Thanks, I was not sure whether I was solving this the "right way" but indeed the "right way" is whatever works. And maybe the methods will change after the outer problems get fixed with emergency solutions.

    > The above being said, the "my own worst critic" is not the goal either - for that matter, you actually are your own worst critic, with emphasis on *own* and on *worst*! As in: your own enemy has always slept in the same bed as you, you know? So don't do that, no, be instead the best critic of *your stupidity* and otherwise the best supporter of your intelligence. That's anyway quite at the core of it all there but it won't get solved over night or out of nothing either - it will take some building and it will come in its own time out of solving correctly more superficial problems first.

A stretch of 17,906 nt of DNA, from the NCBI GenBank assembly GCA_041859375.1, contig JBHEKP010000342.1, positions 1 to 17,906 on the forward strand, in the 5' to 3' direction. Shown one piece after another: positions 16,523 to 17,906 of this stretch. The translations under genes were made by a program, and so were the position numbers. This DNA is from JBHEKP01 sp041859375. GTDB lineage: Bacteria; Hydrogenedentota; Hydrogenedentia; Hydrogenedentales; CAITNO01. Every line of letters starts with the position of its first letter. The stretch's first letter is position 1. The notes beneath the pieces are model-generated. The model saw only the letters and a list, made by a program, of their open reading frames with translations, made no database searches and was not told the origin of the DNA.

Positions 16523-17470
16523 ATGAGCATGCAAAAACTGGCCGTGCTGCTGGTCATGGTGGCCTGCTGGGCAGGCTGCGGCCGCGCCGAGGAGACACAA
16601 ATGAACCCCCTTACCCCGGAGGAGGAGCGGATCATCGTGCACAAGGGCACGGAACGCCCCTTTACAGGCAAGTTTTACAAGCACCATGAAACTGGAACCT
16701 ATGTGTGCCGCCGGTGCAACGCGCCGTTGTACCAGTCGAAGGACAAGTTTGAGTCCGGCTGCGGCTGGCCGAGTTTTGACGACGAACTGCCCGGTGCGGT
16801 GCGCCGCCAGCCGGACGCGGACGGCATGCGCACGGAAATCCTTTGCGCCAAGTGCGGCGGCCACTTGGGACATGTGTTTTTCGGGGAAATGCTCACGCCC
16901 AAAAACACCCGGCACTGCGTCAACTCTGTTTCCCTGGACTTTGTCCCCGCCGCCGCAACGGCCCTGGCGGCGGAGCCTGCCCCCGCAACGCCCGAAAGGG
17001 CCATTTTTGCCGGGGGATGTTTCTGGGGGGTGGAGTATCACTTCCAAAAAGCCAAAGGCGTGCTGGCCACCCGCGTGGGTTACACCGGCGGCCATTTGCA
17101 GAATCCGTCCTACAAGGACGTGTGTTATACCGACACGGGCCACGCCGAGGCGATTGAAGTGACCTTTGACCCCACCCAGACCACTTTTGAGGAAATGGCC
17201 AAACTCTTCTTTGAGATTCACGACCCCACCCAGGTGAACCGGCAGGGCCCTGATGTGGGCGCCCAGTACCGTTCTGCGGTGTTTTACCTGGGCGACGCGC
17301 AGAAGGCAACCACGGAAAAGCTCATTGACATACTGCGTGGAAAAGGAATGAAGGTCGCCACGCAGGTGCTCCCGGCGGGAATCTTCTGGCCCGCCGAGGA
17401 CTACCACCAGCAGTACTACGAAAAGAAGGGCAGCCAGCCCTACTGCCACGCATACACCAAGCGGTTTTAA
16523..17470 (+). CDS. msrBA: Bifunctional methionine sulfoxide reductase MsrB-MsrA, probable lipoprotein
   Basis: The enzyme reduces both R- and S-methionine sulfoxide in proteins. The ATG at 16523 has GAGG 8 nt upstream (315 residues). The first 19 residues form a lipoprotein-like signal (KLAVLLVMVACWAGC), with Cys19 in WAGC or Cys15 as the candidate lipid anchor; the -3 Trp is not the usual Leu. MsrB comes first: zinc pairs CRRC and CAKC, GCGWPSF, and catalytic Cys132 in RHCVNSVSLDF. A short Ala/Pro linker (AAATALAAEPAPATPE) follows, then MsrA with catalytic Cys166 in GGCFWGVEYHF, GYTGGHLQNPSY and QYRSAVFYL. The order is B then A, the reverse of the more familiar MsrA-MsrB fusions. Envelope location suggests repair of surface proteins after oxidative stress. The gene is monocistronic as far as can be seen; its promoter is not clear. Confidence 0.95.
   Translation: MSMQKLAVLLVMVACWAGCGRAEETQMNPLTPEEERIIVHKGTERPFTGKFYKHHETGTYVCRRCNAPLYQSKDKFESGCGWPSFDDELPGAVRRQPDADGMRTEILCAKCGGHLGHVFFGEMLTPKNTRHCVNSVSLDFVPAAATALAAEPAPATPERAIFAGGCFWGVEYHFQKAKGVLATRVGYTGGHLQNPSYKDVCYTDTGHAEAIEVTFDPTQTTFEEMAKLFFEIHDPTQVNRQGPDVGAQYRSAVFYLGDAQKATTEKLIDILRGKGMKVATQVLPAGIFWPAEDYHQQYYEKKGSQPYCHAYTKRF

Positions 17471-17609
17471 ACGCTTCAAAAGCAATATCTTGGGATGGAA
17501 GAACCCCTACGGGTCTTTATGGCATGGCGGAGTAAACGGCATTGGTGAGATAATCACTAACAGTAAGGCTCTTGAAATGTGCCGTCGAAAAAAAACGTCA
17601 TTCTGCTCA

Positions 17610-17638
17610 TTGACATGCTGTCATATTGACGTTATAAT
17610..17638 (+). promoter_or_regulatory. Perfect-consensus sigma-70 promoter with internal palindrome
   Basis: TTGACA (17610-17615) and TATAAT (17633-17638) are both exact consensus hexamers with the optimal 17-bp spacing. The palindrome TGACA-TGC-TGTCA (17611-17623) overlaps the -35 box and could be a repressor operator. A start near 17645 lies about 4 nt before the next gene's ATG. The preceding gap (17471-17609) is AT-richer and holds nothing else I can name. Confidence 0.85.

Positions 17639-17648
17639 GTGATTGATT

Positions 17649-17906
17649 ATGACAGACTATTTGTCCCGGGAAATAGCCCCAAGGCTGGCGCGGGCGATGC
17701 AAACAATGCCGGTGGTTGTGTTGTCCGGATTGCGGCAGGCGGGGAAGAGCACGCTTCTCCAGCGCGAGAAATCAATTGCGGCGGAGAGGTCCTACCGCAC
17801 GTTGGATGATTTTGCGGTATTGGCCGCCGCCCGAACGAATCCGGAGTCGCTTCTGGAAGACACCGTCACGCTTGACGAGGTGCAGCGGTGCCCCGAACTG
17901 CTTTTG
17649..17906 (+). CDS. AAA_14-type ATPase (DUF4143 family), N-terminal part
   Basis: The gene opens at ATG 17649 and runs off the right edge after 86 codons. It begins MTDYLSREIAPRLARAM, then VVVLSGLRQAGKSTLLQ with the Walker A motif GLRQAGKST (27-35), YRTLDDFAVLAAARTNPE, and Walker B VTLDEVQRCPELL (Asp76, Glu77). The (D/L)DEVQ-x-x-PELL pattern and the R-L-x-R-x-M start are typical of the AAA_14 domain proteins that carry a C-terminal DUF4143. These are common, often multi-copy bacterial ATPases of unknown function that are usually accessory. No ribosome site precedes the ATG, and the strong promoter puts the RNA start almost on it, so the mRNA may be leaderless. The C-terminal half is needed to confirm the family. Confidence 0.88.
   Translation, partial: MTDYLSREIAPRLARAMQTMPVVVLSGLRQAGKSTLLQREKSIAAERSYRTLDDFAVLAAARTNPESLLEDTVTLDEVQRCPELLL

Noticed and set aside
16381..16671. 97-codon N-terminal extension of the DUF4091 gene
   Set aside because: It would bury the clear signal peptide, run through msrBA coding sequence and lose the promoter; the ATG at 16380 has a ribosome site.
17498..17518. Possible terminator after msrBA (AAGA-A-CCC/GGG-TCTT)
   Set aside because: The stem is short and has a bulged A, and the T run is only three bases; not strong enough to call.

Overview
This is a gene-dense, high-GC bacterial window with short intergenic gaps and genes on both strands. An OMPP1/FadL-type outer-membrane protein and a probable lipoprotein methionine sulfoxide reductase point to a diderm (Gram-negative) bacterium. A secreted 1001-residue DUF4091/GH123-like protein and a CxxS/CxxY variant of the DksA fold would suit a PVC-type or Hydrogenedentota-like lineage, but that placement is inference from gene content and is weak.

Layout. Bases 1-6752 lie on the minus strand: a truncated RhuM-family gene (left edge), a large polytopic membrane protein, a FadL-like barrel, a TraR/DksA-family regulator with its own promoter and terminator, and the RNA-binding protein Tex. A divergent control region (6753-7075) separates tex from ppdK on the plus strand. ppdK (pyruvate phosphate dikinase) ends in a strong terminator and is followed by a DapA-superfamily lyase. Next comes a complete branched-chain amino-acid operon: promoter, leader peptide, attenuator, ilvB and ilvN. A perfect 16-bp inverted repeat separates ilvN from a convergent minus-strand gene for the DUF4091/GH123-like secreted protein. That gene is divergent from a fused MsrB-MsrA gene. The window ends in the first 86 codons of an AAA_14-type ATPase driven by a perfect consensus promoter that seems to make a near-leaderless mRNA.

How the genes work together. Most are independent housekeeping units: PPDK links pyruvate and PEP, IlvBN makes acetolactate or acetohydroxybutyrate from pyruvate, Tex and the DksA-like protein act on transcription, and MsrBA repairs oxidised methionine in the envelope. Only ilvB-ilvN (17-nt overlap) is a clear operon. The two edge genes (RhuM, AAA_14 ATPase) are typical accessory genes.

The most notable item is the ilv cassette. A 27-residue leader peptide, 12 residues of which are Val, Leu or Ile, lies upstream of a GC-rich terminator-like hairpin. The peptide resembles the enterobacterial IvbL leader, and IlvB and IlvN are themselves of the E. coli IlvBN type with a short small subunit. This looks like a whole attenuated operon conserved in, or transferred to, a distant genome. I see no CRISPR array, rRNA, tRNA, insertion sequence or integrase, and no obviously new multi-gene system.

Ahaha, understood.

    > This is like "perhaps I should aim to develop stupidity". Do NOT ever "develop a niche" or I'll negrate you just for starters. What the fuck are you looking to niche for, to hide somewhere where you can happily avoid having more than one dimension and that barely there because existing is so very hard?

    Wow, in retrospect "develop a niche" is a horrible way to phrase what I wanted to say. (Which was something like "let that be the focus of my studies.") But it is good that I made that poor choice of words, because it exposes the exact problem with the "oh hey maybe I can be the network guy" mentality.

    Comment by Will Haack — February 2, 2020 @ 2:46 p.m.